FAU Receives Grant to Study Health Effects of Harmful Algal Blooms

Harmful Algal Blooms, Health, Grant, Florida Department of Health, COVID-19, Red Tide, Blue Green Algae, Florida, Cape Coral, Clewiston, Stuart, Study Population

During harmful algal blooms, species of cyanobacteria release toxic peptides, including microcystins and nodularin into waterways.

By gisele galoustian | 12/10/2020

Florida has experienced numerous harmful algal blooms (HABs) in recent years. During these blooms, species of cyanobacteria release toxic peptides, including microcystins and nodularin into waterways. Human exposure comes from ingestion, direct skin contact or inhalation, and can lead to a variety of symptoms ranging from gastroenteritis, nausea, allergic reactions and skin rashes to hepatic injury in more severe cases. Despite multiple occurrences of red tide and blue green algae in Florida waters, the understanding of the health effects of exposure to these blooms remains limited.

Researchers from Florida Atlantic University’s Christine E. Lynn College of Nursing and Harbor Branch Oceanographic Institute have received a $319,976 grant from the Florida Department of Health (FDOH) to evaluate the short- and long-term health effects of exposure to HABS in Florida. Researchers will use a collaborative, multisite approach in collaboration with Florida Gulf Coast University.

Measuring concentrations of HAB toxins in the environment and in multiple human tissues will fill an important data gap in understanding the effects of exposures to HABS, particularly airborne toxins. The research project expands upon pilot studies conducted by FAU in 2018, and an FDOH study funded this past year.

For the study, participants will be recruited from three sites: the greater Fort Myers region (Cape Coral), Clewiston and Stuart in order to capture key areas of human exposure and a wide demographic population profile. Researchers will recruit and re-study the 110 participants sampled during the non-bloom period and recruit and study an additional 50 participants during non-bloom and bloom periods in 2021.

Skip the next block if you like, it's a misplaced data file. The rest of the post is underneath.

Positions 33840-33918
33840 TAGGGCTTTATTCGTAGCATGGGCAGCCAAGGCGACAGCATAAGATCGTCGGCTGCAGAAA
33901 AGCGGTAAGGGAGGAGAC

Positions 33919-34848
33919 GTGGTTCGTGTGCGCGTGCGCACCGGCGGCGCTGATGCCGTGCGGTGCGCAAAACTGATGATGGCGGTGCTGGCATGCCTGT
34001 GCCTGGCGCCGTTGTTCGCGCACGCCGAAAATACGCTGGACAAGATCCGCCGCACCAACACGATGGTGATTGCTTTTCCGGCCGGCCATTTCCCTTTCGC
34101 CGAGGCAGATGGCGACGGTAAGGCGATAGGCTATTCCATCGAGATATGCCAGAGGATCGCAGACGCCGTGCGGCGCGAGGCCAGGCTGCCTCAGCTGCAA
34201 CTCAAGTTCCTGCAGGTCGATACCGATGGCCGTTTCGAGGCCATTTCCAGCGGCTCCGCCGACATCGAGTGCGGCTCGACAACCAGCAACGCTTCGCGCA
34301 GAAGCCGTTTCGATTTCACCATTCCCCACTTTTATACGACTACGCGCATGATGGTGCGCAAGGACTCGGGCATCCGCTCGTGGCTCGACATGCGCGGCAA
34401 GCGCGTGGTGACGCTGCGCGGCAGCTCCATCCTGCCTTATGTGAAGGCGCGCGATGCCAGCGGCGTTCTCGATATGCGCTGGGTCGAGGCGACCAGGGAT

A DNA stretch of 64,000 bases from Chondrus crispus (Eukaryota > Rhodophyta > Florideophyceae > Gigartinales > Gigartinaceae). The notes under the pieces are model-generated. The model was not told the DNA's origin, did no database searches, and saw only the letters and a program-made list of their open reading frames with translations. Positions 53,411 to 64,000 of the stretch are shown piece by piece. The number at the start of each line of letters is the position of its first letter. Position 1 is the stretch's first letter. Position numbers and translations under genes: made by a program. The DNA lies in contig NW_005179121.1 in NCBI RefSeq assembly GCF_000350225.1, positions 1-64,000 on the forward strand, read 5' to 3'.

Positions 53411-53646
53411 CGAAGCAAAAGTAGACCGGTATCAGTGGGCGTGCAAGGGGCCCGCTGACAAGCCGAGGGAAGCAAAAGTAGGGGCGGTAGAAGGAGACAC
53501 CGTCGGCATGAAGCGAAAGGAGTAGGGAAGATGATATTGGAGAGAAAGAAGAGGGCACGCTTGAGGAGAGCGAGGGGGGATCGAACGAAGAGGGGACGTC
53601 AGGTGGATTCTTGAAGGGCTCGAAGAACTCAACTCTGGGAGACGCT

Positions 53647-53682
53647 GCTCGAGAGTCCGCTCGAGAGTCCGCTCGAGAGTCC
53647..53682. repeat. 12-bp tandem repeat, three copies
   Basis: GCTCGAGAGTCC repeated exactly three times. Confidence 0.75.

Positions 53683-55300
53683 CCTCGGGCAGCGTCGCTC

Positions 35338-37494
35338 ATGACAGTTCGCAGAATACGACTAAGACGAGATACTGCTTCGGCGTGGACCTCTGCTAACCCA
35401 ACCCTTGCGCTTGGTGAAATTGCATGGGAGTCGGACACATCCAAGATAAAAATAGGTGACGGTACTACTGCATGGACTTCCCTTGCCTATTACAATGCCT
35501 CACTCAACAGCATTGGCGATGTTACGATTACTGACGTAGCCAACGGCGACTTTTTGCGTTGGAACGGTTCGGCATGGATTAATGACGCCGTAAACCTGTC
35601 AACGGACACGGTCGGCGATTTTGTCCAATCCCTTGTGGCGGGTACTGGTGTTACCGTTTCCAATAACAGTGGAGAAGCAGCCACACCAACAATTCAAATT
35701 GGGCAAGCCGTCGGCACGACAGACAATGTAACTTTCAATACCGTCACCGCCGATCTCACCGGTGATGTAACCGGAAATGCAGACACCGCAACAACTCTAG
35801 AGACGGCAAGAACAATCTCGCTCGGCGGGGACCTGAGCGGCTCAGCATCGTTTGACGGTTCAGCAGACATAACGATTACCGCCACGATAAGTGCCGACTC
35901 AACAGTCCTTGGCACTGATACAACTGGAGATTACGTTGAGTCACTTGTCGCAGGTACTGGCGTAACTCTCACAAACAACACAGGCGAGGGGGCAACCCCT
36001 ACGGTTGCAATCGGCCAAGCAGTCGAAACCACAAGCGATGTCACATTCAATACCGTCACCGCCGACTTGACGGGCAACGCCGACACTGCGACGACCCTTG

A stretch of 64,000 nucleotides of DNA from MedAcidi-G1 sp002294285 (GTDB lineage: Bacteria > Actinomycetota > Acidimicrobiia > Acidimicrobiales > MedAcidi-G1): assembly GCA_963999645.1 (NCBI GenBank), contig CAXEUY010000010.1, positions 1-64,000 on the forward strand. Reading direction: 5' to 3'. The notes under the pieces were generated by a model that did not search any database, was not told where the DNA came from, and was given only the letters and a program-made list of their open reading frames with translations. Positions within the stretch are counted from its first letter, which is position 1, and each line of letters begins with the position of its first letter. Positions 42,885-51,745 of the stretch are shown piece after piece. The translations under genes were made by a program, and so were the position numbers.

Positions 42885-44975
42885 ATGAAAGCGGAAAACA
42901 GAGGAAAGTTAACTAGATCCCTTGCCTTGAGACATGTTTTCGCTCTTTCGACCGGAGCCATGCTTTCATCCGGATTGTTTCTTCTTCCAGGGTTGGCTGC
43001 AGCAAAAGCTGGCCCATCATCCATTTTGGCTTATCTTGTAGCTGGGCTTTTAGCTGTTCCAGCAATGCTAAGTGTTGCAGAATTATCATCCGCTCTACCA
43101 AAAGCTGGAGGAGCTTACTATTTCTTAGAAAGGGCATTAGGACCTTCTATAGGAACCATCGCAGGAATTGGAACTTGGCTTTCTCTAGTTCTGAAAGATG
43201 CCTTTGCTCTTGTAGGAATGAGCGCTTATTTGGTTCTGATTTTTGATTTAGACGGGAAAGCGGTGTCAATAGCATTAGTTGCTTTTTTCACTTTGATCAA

Researchers will conduct environmental water sampling for microcystins and brevetoxins as well as individual and area aerosol sampling for HABs toxins to determine potential health impacts of exposure to these toxins. They also will develop a bio-repository and participant registry for samples obtained during population assessments to establish an ongoing infrastructure to support future long-term studies on the health effects of exposure to HABs.

In addition, researchers will evaluate the potential effect of exposure to SARS-CoV-2 virus, the causative agent of COVID-19, on susceptibility to HABs and health outcomes that are being evaluated in this study population.

“A science-based understanding of the risks associated with exposure to harmful algal blooms can assist regulators in making health-protective decisions and guiding mitigation efforts to reduce the occurrence and distribution of the blooms,” said Shirley Gordon, Ph.D., principal investigator and a professor in FAU’s Christine E. Lynn College of Nursing. “In addition, this study provides a preliminary exploration of a potential increased toxin susceptibility in individuals who have been infected with the COVID-19 virus, which may constitute a new, sensitive subset of the population.”

Participants will be asked to complete a health questionnaire that records the site, frequency and types of potential HABs exposures. Other questions will include a medical history and self-reported symptoms to evaluate associations with exposure and potential dose. Participants also will be asked to provide a blood sample, urine sample and a nasal swab. Blood will be used to assess liver function, and urine and nasal swabs will be used to screen for microcystins and brevetoxins.

FAU is collaborating with the United States Centers for Disease Control and Prevention to develop laboratory testing methods for blood. Water and air samples will be obtained to measure HABs toxin concentrations at the sites of exposure to blue-green algae (all sites) and red tides (Cape Coral).